Buffer zones around Turriable volcano proposed for safety

Costa Rica’s emergency response commission officials urged residents near Turrialba Volcano to stay vigilant for the possibility of an eruption when they presented the results of a new study Friday.

Engineers presented a map of how the areas adjacent to the volcano would be affected by an eruption. The presentation was at a conference in the town of Turrialba. Officials recommended that the land five miles around the volcano be kept mostly uninhabited.

They also renewed the commission’s recommendation that tourists be restricted from visiting the volcano.

In the event of a natural disaster like a volcano eruption or a major earthquake, the Comisión Nacional de Prevención de Riesgos y Atención de Emergencias is responsible for managing the government’s response to resulting emergencies. Part of that is developing a plan before the disasters occur.

Since Turrialba volcano began mild rumblings and gas releases in 2007, the commission has been wary of a possible eruption there. Experts went on higher alert in January and May of this year.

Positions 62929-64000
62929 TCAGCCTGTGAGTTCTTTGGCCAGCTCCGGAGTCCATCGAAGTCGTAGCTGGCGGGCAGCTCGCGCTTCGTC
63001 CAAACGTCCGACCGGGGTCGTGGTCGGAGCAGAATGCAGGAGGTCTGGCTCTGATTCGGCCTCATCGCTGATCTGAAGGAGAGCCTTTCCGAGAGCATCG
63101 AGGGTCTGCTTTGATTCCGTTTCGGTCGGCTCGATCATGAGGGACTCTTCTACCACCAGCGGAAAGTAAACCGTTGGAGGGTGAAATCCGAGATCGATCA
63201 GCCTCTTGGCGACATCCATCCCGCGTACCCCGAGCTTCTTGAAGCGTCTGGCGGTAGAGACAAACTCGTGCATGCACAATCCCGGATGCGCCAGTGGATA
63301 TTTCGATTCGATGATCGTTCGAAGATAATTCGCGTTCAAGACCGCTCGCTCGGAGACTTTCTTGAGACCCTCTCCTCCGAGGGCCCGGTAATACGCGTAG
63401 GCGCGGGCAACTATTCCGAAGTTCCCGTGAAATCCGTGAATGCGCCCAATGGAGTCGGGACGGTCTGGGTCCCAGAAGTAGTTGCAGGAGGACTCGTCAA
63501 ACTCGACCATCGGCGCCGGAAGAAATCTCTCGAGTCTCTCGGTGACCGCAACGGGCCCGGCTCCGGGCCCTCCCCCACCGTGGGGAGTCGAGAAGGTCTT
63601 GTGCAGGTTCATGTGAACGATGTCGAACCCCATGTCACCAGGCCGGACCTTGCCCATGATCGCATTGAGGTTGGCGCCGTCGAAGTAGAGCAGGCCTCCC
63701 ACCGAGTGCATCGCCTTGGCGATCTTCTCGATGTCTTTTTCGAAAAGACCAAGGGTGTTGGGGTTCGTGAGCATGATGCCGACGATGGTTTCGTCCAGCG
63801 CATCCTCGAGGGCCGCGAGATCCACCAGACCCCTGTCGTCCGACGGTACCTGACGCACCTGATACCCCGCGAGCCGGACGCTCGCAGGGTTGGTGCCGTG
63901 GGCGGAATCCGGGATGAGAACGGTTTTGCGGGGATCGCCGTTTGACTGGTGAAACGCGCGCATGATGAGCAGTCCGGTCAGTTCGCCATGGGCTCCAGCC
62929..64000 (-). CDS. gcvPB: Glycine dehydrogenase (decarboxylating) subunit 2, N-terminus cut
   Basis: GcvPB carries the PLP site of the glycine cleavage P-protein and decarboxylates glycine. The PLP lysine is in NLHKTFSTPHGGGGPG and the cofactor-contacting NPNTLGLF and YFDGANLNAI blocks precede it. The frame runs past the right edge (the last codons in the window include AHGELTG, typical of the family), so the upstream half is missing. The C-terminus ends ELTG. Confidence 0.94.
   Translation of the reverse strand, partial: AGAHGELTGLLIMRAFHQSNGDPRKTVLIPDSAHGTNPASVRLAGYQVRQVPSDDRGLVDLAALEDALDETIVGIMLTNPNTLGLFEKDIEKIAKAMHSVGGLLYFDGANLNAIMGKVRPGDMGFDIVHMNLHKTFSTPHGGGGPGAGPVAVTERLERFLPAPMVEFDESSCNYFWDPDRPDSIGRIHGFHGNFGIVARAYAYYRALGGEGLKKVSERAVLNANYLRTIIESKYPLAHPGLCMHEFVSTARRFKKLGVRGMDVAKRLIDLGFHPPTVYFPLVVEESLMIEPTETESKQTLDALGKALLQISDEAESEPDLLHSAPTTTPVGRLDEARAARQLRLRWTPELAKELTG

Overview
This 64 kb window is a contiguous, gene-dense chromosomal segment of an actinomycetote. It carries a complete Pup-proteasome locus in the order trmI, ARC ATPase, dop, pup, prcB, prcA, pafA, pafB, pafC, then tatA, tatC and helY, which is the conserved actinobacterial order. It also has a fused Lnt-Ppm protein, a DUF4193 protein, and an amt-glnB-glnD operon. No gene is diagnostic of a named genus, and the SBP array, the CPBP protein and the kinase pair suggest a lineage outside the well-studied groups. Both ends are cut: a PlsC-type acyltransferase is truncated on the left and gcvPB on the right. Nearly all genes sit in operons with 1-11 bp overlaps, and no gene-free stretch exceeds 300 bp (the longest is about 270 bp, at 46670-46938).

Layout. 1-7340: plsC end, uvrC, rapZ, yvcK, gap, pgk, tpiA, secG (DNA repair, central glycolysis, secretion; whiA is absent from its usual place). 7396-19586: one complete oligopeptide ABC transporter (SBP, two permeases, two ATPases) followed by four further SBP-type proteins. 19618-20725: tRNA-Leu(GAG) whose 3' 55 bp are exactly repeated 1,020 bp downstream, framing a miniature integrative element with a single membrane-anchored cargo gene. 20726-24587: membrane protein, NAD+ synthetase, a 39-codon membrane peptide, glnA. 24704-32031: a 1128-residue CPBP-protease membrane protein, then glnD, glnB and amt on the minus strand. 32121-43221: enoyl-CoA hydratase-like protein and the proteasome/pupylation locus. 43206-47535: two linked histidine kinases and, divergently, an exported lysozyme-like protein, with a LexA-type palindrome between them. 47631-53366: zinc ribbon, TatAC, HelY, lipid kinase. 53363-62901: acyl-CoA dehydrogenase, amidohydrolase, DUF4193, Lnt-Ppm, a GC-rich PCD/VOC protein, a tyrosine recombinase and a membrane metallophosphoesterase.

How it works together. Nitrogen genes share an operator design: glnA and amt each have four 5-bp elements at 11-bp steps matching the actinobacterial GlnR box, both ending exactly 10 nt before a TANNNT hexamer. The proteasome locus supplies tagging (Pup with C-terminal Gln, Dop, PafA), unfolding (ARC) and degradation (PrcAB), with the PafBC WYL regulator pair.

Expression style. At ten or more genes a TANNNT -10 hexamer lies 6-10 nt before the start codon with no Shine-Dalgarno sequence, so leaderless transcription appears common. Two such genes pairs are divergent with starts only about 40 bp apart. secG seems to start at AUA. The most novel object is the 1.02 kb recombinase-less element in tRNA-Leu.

Red zone shows area around volcano where human activities should be abandoned, according to the emergency commission. Yellow zone should be just forest, said a study.

The major Sept. 5 earthquake off the Pacific coast only heightened these concerns for volcanoes throughout the country.

The Universidad Nacional’s Observatorio Vulcanológico y Sismológico says on its Web site that Turrialba poses one of the greatest natural disaster risks to Costa Rica. The volcano’s height, proximity to major population centers and explosive potential coupled with prevailing winds that would send the ash cloud into the Central Valley contribute to this assessment.

A press release about the study says that the commission has been working with communities around Turrialba on emergency escape and communication plans.

Commission engineers presented recommendations about land use five kilometers or more away from the mountain.

These were based on data collected by the observatory at the Universidad de Costa Rica.

Engineers said that land within two kilometers of the crater is in a high-risk area. Farms and cattle grazing land within that area should be abandoned. The area approximately two to five kilometers from the crater should be simply left as forests, and not be promoted as a tourist destination, they said.

The engineers also urged the municipality to improve access and escape routes from the area. Now there is one road and a branch that goes to the crater from Ruta 230. The engineers also pointed out strategic locations to build shelters.

The volcano is under constant observation by the Instituto Meteorológico Nacional and the observatory, which broadcasts a 24-hour online feed that shows the crater. That is HERE!

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